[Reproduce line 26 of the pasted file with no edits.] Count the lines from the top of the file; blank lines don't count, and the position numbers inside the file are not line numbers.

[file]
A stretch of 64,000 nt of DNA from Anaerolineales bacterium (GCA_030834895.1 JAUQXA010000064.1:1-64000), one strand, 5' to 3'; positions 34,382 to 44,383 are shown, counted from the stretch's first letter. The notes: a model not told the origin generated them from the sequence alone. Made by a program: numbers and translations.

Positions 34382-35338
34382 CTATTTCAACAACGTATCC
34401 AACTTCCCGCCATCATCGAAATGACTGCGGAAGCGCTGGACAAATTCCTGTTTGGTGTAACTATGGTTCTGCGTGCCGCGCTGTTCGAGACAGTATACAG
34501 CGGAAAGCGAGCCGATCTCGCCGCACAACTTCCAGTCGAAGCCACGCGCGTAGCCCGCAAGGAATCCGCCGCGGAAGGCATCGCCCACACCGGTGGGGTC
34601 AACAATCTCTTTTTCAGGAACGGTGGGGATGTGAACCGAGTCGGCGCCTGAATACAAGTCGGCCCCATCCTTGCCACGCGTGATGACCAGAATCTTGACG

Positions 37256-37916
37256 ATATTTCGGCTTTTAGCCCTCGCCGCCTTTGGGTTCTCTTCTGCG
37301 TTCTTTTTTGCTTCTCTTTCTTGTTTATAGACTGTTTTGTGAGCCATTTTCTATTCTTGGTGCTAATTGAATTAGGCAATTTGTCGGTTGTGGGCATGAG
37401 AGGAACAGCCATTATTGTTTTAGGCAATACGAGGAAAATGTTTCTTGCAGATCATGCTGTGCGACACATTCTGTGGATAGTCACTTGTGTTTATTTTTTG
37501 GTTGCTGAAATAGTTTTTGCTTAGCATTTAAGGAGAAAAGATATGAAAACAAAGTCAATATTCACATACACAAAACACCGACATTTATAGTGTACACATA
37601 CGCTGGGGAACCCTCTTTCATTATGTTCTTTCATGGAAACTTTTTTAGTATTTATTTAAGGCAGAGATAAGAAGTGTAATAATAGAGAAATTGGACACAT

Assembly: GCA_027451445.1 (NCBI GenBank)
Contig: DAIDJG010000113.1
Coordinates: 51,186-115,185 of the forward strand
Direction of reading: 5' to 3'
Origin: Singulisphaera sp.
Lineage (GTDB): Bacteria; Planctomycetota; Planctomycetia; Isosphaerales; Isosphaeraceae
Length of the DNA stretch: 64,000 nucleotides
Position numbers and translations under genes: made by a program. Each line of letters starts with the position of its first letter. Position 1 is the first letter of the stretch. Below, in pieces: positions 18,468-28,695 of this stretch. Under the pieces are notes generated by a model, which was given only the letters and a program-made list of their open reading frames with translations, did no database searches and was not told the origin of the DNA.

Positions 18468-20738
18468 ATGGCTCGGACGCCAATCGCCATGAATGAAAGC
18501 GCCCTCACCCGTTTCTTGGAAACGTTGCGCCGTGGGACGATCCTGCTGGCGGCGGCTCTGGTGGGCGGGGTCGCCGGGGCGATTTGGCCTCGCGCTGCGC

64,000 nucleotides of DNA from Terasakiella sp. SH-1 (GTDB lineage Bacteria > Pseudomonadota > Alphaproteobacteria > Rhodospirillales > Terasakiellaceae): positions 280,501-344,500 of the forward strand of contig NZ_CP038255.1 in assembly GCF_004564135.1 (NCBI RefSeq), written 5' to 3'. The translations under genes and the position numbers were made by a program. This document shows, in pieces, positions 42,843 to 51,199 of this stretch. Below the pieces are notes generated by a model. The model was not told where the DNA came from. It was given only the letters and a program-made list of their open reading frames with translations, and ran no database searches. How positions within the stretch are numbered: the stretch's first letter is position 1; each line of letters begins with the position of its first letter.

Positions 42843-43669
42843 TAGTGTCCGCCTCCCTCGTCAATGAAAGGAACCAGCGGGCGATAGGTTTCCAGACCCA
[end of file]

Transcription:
42843 TAGTGTCCGCCTCCCTCGTCAATGAAAGGAACCAGCGGGCGATAGGTTTCCAGACCCA